Analysis of Things Fall Apart by Chinua Achebe

Title: Things Fall Apart

Author: Chinua Achebe

Context: Things Fall Apart (1958) is a post colonial debut novel by Chinua Achebe. Often this master piece has been compared to great Greek tragedies. The story is about a strong man whose life is influenced by anger and fear. Being thoroughly and uniquely African, the novel reveals the author’s keen awareness of qualities common to humans of all places and times. The novel has helped in the creation of the literary renaissance of the 1960s in Nigeria.

Synopsis: Things Fall Apart records the life of an Igbo community leader, named Okonkwo.  His community banishes him when he kills a clansman accidently, after which he is sent to exile for seven years. After his return, the colonial government and the white missionaries encroach his homeland, the emergent Africa of the 1890s. Some of the finest Igbo proverbs have traditionally peppered and structured the novel while describing the crumbling down of Okonkwo the protagonist and the village he lived in.

Things Fall Apart is a novel noted for psychological disintegration coincident with social unraveling and its realistic and intelligent treatment of beliefs amongst the tribal community.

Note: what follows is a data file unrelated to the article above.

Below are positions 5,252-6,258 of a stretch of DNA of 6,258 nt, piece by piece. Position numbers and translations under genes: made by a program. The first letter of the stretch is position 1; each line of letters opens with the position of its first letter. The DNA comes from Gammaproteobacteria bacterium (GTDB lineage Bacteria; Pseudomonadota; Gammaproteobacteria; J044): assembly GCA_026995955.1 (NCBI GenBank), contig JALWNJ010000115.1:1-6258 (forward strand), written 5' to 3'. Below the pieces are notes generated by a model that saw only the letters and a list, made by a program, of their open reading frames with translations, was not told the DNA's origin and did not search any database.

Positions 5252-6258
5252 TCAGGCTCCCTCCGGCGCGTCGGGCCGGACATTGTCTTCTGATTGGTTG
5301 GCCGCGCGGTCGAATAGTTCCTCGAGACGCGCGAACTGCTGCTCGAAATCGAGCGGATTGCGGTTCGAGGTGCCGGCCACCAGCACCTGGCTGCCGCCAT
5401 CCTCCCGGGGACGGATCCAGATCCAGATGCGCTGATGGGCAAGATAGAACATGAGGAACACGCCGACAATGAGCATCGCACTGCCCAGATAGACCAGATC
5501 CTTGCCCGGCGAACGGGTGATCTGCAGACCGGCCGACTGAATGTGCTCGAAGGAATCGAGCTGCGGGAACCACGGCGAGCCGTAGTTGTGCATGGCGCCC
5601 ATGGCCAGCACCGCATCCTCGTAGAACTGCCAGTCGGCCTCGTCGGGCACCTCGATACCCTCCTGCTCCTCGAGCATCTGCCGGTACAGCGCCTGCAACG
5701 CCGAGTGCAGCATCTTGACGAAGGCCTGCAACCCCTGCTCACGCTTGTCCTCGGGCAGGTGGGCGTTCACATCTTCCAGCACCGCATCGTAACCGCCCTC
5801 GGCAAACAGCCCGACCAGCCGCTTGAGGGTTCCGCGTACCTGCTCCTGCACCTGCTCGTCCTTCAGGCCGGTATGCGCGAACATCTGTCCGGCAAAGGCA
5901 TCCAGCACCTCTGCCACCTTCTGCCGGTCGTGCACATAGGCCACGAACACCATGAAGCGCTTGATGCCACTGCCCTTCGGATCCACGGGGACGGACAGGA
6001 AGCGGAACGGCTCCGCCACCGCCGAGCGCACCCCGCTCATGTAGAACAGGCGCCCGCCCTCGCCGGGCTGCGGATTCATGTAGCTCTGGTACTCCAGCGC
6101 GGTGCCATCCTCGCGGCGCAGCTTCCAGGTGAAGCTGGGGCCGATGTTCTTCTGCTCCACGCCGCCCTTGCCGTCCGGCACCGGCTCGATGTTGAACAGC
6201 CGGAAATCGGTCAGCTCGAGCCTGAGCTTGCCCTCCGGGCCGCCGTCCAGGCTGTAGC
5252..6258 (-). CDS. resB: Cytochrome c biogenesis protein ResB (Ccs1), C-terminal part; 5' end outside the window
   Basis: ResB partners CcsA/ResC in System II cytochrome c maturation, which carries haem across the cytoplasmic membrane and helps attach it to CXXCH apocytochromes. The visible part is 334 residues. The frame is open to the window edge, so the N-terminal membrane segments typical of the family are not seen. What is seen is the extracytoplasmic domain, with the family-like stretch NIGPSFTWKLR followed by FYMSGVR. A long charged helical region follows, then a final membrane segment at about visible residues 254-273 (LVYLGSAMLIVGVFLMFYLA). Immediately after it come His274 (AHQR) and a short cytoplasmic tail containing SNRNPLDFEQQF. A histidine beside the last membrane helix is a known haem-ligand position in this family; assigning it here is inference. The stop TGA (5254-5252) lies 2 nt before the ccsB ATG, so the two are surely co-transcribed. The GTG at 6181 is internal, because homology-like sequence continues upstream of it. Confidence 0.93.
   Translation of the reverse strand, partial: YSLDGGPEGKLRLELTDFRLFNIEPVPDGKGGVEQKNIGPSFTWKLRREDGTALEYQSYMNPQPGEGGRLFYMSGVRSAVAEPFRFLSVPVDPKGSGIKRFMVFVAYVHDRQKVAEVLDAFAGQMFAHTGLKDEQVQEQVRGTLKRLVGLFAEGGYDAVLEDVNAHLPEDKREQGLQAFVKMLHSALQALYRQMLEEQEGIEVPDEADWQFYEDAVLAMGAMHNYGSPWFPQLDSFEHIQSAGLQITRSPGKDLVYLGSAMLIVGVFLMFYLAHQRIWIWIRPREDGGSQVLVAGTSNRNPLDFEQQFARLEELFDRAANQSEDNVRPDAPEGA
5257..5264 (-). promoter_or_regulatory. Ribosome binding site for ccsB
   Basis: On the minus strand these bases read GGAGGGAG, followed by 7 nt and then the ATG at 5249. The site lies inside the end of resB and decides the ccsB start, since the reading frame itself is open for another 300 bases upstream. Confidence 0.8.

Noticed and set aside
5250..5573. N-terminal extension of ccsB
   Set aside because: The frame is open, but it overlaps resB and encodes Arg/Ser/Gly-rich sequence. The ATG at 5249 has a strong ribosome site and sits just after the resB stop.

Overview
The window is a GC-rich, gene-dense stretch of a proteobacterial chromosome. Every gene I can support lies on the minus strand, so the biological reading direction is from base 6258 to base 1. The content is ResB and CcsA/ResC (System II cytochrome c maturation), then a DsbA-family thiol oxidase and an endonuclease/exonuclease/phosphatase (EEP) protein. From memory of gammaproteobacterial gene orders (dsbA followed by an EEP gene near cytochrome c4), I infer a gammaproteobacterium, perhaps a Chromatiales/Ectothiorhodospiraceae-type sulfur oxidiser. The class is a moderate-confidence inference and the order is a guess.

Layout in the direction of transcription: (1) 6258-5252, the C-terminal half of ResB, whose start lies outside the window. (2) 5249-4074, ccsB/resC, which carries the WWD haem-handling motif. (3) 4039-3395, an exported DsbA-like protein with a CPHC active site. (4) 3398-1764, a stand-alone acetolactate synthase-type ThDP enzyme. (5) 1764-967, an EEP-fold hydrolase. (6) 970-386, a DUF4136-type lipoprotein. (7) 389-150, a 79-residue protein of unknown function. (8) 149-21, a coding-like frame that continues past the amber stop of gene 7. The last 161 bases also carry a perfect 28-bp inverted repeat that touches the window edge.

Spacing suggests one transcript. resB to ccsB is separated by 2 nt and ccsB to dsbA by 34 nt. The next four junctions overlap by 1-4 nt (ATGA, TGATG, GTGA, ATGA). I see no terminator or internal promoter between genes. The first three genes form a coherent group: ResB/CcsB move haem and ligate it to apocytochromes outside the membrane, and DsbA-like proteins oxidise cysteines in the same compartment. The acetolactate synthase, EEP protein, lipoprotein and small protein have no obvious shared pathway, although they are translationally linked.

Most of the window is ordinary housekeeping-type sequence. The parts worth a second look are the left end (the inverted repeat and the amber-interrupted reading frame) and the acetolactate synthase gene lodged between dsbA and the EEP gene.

In the twentieth century, this is one of the finest novels in Africa. Okonkwo is wounded by his overweening ambition, his fatal and tragic flaw. He has a frenzy desire to become anything except what his father wants him to be. Even though the old has collapsed already, the new order is not at all acceptable by his principal character.

Other works by the Author:


1960 – No Longer at Ease

1964 – Arrow of God

1966 – A Man of the People

1987 – Anthills of the Savannah

Short Stories

1952 – Marriage is a Private Affair

1953 – The Sacrificial Egg and Other Stories

1971 – Civil Peace

1973 – Girls at War and Other Stories (including “Vengeful Creditor”)

1985 – African Short Stories

1992 – The Heinemann Book of Contemporary African Short Stories

The Voter


1971 – Beware, Soul-Brother, and Other Poems

1978 – Don’t Let Him Die: An Anthology of Memorial Poems for Christopher Okigbo

1998 – Another Africa

2004 – Collected Poems

Refugee Mother and Child


Essays, Criticism, Non-Fiction And Political Commentary

1965 – The Novelist as a Teacher

1975 – An Image of Africa: Racism in Conrad’s “Heart of Darkness

1975 – Morning Yet on Creation Day

1984 – The Trouble With Nigeria

1988 – Hopes and Impediments

2000 – Home and Exile

2009 – The Education of a British-Protected Child

2012 – There Was a Country: A Personal History of Biafra

2018 – Africa’s Tarnished Name

Children’s books

1966 – Chike and the River

1972 – How the Leopard Got His Claws

1975 – The Flute

1978 – The Drum

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